It is unpredictable April


By James McGuire

Contributing columnist

Wow! Don’t you simply love Ohio’s wildly fluctuating spring weather?

In the space of two weeks, we’ve been treated to temperatures ranging from below-freezing to the sweltering low-80s! Some days, an outside venture necessitated bundling up in a warm coat; on others, you were perfectly comfortable in shorts and a tee!

A neighbor swears he saw snowflakes peppering down on one of those colder mornings. He’s not the sort to be mistaken about such matters or make things up.

I missed that snow—the final shaking out of what I hope were the final remnants of the previous season. But a few days later, amid another weather turnaround, I did witness a brief hailstorm.

For several minutes, a blitz of little ice balls the size of double-ought buckshot bombarded the porch adjacent to my desk-side window. A loud, noisy intermezzo, that arrived in waves of intensity, drummed on the deck’s planks and plinked on the galvanized metal lids of the big trash cans in which I store bags of cracked corn and sunflower seeds for our bird feeders.

Of course, an occasional momentary interlude of leftover snow or more seasonally-fitting hail is just one of April’s weather eccentricities. When it comes to weather, anything’s possible in this early-spring month.

Rain, however, is to be expected—and plenty of it!

During April’s first two weeks, various downpours turned clear, bucolic streams hereabouts into muddy torrents, causing them to rise out of their banks and create localized flooding. The stretch of Stillwater that flows past our cottage yo-yoed up and down, jade-green and normal pool one day, a high, creamed-coffee spate the next. Enticingly fishable…or causing me to pay closer attention to that anxious inner voice whispering that it’s time to start building an ark and gathering animals two-by-two.

I keep a wary eye on the National Weather Service’s nearest river gauge and water-level peaking chart.

Besides hot-to-cold temperature extremes, and in addition to snow, hail, ice, rain, abundant mud, and possible flooding, we’ve also had high winds alerts and a couple of tornado watches. As of yet, no hurricanes, tsunamis, earthquakes, or plagues of locust—though an abundance of screeching cicadas has been promised for later this year.

And we did have that incredible, once-in-a-lifetime total solar eclipse!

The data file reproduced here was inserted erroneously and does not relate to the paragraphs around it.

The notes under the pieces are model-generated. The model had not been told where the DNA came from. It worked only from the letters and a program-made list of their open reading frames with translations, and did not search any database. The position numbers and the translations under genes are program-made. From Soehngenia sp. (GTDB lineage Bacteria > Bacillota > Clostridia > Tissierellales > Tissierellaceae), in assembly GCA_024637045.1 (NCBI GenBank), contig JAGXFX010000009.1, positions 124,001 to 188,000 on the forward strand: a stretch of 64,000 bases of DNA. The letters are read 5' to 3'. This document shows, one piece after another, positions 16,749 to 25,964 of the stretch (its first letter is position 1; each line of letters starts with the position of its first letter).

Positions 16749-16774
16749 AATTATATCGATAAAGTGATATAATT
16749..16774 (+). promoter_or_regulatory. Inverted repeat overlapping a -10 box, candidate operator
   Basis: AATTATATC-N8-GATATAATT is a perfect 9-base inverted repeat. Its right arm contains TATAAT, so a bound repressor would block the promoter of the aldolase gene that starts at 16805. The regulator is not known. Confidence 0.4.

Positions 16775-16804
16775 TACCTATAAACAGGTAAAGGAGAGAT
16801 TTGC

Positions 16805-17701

While the eclipse wasn’t a weather phenomenon, not many hours beforehand, our odds of being able to see the phenomenon taking place over our heads appeared discouragingly low. But capricious April also proved unpredictable to the doubters, worriers, and weather pundits—and magnanimously fulfilled our sky-watching wishes. We simply couldn’t have had more perfect skies for seeing this amazing show!

For the past several weeks, I’ve been recovering from a bit of surgery. Being told by your doctors to engage in an extended period of idleness and inertia may sound terrific to you; for me, it was more like being sentenced to medically-ordered house arrest.

Snacking, snoozing, and watching mindless drivel on cable TV is, for me, torture rather than fun—akin to being hung upside down from a tree while a gang of imps poked at my eyes with sharp sticks.

Housebound and going steadily more stir-crazy, I complied with my incarceration as best I could for as long as I could. Then I staged a jailbreak.

On a sunny afternoon last week, Daisy the dog and I went for a slow walk along a nearby trail along. By necessity, I needed a flat, undemanding path, nothing strenuous.

The one I chose wends its way gently through a half-mile stand of mature hardwoods. Ongoing spring was evident everywhere!

The woodland’s big trees were visibly responding to spring’s life-renewing magic, their chlorophyll factories now in high gear—already making a good start on leafing out. Not there yet, though sufficient to give the bright sun’s warm yellow-orange illumination a slight greenish tint as it streamed through the intertwined branches.

The narrow footpath was dappled with wildflowers—spring beauties, bluets, white bloodroot long past its peak, bouquets of Virginia bluebells, a few trout lilies, purple violets, and every so often, a maroon-red wake robin.

Woodpeckers drummed. Nuthatches yammered. From somewhere off to my left, not too far away, a gang of bluejays loudly tormented an unfortunate victim—likely an owl or hawk. The cloistered timber rang with their harassing clamor.

I kept listening for any songs from traveling warblers but heard not a single note. It was probably a bit early for the tiny birds.

Maybe for me, too.

I had planned to amble back to where the trail climbs a steep hill; I’d then turn around and head back to the parking lot. An easy mile-long loop.

Well, not so easy—though I did manage…eventually. But it took way more effort than I’d expected. I hadn’t realized how shallow my energy reserves were until I’d drained the tank.

Back at the vehicle, I gave Daisy a bowl of water and a handful of treats. Then I rested on the hatchback’s rear ledge, sipped my own water, and wished I’d thought to bring myself a few treats.

Life is as unpredictable as April’s weather. It can feel like winter one day, summer the next. There’ll likely be rain and wind, hail, and even snow. But it’s all part of what makes the passage interesting and worthwhile…discovering the solace and beauty to be found in its unfolding.

Reach the writer at [email protected]

No posts to display